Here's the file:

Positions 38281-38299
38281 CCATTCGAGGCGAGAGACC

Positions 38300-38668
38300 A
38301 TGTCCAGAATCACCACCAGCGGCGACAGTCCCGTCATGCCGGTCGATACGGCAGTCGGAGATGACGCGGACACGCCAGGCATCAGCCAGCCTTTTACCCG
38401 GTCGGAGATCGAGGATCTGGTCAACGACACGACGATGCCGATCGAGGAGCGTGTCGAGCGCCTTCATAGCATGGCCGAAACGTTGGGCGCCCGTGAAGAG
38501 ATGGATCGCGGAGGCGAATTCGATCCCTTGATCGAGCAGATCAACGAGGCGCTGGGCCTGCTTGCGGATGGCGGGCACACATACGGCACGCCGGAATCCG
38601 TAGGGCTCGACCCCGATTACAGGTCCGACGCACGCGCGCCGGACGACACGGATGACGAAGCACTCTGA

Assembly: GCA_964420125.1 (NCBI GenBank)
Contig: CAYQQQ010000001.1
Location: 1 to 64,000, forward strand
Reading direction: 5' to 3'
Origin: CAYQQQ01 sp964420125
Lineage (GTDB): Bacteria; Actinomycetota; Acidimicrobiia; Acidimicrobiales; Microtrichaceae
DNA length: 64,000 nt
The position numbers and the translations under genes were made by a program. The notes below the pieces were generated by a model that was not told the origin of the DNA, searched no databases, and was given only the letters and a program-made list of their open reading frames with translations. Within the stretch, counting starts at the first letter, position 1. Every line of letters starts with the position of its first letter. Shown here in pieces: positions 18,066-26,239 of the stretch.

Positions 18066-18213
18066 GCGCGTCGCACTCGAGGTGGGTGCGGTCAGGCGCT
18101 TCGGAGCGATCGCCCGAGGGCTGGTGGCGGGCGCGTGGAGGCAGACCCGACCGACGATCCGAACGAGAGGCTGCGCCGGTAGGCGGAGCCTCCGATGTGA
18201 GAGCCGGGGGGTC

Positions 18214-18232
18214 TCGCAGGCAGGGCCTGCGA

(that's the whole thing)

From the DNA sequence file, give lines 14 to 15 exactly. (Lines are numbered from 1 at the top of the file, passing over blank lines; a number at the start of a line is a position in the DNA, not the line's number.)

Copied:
Lineage (GTDB): Bacteria; Actinomycetota; Acidimicrobiia; Acidimicrobiales; Microtrichaceae
DNA length: 64,000 nt